AdWords strategy

14 Replies

Do you guys prefer to use a higher $ amount and run up your daily limit rather quickly or enter a lower bid and play it slow? We started it last night with the higher bid to run up the cap more quickly but I'm open to tweaking however you pros recommend. 

Where you rank in AdWords auctions is a results of bid price X quality score. if you go in too high, you'll likely have a very high cost per click & conversion due to driving up the max bid price for that auction. There are a lot of variables to consider when entering an auction, and if you're in a relatively competitive space, where you're depleting your budget quickly, I'd recommend you come in well under the 1st placement bid.

If there are 500 searches for your target term a day, on a $150/day budget you could be #1 for a few hours, and pay $10/click for 15 clicks, or bid $5/click, rank #3,4 or 5, and get 30 clicks throughout the entire day.

If you're answering phone calls, arrange the schedule of your ads around when you're by the phone. For mobile ads, you can implement click-to-call which means when the user clicks your ad on a mobile device, the phone dials you, instead of directing them to your site.

I know the original post is old, but I'd be curious to hear how things turned out with your campaigns.

To me it is good to start high.  Adwords will rank your link with a better quality if you get clicks at first.  That will make you be higher later for less money.

I am suggesting getting those initial clicks is important.  I think bidding enough to get top position at first is important.

Maybe you're confusing quality score with ad rank?

I think @Sean Dolan pretty much nailed it.

The only advice I would add now is to keep an eye on your search query report and negative out words and terms that aren't relevant. Keep your negative keywords tight and try to narrow the words you are bidding on to be as specific as possible. You want your traffic as relevant as possible when spending money on it.

Lastly, I'd decide where you think your best traffic would come from. Be conscious of geo-targeting ( Do you want people only within a 5 mile, 10 mile radius to see your ads, or only in your state, or only in the United States, etc.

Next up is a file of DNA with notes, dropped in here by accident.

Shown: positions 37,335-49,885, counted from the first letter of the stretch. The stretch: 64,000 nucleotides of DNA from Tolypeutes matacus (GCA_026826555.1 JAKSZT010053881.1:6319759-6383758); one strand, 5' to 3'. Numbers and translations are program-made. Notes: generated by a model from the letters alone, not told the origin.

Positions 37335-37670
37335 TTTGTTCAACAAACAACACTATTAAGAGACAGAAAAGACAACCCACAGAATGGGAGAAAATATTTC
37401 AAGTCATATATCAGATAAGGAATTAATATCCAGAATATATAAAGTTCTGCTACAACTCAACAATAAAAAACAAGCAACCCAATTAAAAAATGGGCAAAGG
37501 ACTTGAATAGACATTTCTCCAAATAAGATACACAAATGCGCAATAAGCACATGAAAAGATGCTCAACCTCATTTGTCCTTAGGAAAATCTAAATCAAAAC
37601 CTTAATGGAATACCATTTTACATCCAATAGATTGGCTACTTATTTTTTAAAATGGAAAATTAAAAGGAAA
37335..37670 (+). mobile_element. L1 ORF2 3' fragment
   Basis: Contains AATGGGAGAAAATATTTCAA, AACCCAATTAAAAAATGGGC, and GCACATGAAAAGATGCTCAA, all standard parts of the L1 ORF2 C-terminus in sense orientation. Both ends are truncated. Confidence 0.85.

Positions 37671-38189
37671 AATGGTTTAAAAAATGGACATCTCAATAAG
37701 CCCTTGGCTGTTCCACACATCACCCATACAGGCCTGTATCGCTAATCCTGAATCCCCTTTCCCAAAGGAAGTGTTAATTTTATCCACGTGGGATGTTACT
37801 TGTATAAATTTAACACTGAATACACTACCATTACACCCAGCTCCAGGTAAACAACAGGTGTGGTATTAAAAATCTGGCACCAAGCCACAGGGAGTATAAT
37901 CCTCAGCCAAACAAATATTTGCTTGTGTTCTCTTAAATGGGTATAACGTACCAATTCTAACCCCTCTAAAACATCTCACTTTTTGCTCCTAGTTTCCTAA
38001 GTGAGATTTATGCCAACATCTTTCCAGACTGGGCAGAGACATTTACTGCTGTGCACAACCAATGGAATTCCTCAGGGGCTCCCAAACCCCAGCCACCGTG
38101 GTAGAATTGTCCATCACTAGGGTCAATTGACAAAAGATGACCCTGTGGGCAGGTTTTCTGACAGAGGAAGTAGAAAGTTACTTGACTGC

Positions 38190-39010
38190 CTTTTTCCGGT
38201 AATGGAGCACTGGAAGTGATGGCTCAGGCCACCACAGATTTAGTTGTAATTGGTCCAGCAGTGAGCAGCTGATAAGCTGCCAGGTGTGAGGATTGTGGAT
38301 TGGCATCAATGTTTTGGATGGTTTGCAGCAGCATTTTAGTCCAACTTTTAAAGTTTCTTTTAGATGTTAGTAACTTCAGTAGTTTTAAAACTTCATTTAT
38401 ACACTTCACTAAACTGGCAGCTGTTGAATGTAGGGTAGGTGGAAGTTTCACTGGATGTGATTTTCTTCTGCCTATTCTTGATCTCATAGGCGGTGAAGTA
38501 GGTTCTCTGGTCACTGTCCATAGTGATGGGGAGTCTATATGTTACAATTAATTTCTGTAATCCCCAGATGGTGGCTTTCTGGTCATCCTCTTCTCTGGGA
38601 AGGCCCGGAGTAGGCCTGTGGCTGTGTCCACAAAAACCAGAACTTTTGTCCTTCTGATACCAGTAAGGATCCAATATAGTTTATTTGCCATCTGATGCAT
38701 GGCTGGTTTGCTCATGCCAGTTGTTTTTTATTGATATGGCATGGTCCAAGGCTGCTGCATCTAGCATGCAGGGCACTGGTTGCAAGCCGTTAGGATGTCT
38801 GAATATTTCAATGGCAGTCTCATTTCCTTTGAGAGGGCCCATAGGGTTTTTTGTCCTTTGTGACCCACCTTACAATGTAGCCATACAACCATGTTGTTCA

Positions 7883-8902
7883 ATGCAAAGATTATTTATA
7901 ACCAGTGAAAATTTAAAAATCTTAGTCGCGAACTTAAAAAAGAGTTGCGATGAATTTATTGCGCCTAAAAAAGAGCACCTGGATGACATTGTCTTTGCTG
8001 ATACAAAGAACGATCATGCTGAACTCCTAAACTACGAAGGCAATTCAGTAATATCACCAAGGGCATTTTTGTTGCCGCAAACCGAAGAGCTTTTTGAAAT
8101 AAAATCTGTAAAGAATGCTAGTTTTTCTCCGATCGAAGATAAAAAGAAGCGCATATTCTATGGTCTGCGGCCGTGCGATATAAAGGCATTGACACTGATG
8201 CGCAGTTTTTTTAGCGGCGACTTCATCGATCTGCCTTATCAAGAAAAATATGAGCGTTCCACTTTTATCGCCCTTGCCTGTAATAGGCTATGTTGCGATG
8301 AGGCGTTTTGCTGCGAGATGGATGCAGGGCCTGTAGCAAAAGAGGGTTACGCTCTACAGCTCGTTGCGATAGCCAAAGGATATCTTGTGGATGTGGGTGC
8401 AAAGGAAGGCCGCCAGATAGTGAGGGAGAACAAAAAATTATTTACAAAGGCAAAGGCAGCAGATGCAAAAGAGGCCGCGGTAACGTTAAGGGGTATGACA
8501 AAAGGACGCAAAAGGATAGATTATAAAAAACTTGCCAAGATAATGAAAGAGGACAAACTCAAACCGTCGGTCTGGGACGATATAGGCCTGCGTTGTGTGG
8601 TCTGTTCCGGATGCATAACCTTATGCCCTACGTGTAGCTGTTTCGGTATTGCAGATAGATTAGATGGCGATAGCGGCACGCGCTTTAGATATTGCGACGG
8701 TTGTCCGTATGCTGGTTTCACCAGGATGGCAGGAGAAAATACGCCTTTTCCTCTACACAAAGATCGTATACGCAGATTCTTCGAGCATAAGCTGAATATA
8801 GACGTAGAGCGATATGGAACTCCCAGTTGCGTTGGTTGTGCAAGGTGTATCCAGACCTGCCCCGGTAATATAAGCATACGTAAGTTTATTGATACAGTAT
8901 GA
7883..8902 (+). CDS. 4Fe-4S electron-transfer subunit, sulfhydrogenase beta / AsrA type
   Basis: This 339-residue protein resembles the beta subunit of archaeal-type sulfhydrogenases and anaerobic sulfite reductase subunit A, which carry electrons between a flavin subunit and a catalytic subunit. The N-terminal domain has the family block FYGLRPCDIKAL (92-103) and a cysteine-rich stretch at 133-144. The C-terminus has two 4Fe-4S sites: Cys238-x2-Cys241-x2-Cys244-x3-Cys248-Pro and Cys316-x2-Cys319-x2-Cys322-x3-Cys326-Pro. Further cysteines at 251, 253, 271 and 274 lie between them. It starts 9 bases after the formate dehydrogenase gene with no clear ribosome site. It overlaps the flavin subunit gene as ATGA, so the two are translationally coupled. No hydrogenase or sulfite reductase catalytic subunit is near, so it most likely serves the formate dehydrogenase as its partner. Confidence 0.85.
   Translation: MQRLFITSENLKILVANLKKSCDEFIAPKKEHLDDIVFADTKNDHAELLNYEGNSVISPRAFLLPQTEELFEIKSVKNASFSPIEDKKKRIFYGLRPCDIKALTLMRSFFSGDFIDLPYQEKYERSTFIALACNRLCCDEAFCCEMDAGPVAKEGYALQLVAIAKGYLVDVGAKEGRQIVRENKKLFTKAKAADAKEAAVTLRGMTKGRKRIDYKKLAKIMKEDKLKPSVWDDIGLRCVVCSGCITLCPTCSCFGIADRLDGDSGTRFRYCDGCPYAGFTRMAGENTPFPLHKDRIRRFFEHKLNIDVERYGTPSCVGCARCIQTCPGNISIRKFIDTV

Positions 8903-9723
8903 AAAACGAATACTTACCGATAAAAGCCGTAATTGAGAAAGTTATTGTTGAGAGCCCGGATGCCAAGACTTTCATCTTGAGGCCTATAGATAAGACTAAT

@Sean Dolan @Tony Griego @Michael Biggs @Ryan Dossey : What are you running adwords for?
I'm a Property Manager, running ads and I'm wondering if I should run them with local parameters, within certain zipcodes or ditch the codes and run the keywords to include "philadelphia".

Originally posted by @Joe White :

@Sean Dolan @Tony Griego @Michael Biggs @Ryan Dossey : What are you running adwords for?
I'm a Property Manager, running ads and I'm wondering if I should run them with local parameters, within certain zipcodes or ditch the codes and run the keywords to include "philadelphia".

 I work for a company that does B2B lead gen for multifamily properties. I manage AdWords accounts and campaigns for companies that have portfolios large and small nationwide. I would recommend that you do all three.

  1. A campaign that targets the local area via radius around the property's address or in the DMA for the city.
  2. One that targets zip codes.
  3. Also one that may target potential prospects considering moving to the area.

This will all of course depend on marketing budget. You can run small budget campaigns to test this out, or focus on where the majority of your current and past residents tend to come from.

I run hundreds of these campaigns, and they all differ due to market, the class of the property, and a number of other small factors. The best way is to always run a test, and fine tune as you go.

Thanks Tony.